Wild and Wonderful West Virginia Whites
It’s not a gaudy butterfly. It isn’t the biggest or the smallest. In fact, it’s mostly just white. But this butterfly is unusual; it only flies in forests. And last weekend I had the pleasure of finding 50 of these beauties nectaring, patrolling and procreating in a forest in southwestern Vermont where it is considered a species of conservation concern.
To see this butterfly you need to get to rich, mature hardwoods with spring wildflowers early in the season. Our other, more common veined white, the Mustard White, does fly in woods, but it has distinct dark veins in its first brood (when it may be confused with West Virginia White). The West Virginia White always has faint gray scaling along the veins. And, unlike the Mustard White, it only flies early in the season.
Their flight is slow and close to the ground. Follow a woodland stream until you find the host plant, — and the butterfly. It’s host plants are Crinkleroot (Cardamine diphylla), Cut-leaved Toothwort (Cardamine concatenata). Adults nectar from Toothworts, Spring Beauty (Claytonia virginica), Violets (Viola sp.), and other plants.
The West Virgina White is almost completely white above with some gray scaling on the forewing. It is whitish below with no yellow wash. The veins on the underside of the hindwing are faintly outlined in pale gray scales. It is often confused with the Mustard White, which by contrast shows distinct dark green-black veins on the underside of the hindwing during the spring flight.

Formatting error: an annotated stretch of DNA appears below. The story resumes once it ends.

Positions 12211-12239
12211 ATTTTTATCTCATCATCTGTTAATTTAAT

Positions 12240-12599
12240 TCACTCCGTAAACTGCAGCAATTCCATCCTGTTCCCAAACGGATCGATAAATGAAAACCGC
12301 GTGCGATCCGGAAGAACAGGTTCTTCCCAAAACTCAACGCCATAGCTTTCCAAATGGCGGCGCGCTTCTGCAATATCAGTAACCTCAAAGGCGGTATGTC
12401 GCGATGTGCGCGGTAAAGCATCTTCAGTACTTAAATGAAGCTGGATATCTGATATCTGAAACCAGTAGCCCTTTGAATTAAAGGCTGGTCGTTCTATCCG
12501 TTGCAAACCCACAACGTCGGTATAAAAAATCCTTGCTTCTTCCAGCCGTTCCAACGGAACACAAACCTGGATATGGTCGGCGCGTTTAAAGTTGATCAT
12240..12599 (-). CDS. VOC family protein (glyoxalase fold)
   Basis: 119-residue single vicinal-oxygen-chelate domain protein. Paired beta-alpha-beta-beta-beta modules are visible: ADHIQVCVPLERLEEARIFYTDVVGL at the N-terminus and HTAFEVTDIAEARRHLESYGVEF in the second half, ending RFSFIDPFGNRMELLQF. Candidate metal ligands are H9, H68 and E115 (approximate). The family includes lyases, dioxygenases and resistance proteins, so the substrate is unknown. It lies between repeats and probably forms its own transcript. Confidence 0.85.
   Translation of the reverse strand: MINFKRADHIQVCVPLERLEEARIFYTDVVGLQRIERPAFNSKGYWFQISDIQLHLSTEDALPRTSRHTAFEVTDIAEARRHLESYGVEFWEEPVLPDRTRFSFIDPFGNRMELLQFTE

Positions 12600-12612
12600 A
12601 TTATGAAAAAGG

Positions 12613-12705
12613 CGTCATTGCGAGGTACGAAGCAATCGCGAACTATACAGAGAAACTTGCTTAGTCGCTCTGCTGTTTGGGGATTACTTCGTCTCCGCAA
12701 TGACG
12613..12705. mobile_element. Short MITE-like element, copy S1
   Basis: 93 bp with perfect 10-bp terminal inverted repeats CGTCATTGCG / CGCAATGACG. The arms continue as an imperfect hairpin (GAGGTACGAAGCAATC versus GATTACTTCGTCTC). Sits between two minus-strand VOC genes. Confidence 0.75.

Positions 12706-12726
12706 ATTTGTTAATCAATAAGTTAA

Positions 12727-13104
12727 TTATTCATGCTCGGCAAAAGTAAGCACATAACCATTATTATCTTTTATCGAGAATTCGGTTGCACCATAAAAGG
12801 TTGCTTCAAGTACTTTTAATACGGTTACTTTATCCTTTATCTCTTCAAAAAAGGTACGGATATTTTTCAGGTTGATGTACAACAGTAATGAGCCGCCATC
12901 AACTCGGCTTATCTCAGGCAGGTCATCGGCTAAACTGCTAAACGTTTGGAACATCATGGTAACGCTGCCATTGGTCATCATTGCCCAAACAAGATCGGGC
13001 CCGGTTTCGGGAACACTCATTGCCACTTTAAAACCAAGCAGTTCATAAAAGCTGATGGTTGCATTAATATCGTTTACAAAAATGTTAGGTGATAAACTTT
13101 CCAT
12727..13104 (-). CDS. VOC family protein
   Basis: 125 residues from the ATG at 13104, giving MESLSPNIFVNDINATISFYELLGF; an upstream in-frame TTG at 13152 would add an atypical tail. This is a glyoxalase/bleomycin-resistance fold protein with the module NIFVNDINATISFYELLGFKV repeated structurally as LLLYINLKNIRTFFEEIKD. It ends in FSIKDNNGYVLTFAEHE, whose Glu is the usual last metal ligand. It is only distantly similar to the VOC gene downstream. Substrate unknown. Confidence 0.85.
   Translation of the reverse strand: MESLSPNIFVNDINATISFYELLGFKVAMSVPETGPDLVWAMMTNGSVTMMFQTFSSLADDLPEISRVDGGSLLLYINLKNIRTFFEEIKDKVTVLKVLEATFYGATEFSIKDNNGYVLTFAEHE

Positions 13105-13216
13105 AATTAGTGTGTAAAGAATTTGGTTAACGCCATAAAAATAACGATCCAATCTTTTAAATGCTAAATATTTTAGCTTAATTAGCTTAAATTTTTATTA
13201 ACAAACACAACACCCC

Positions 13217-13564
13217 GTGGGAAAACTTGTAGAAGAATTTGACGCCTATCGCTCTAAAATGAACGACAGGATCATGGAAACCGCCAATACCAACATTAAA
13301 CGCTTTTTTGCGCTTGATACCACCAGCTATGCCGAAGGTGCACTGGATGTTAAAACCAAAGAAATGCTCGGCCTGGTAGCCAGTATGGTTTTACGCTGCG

West Virgina White is declining in many areas due to forestry, development, and the spread of an introduced weed called Garlic Mustard (Alliaria petiolata). Garlic mustard was first found in the United States about 1868 on Long Island, New York. Invasions of Garlic Mustard are causing local extirpations of toothwort, and chemicals in Garlic Mustard appear to be toxic to West Virgina White eggs. The adults will lay eggs on the plants but the eggs fail to hatch.
You have to hurry to see this butterfly. Like its host plant it’s a true spring ephemeral. As soon as the canopy leafs out, the adults are gone until next year.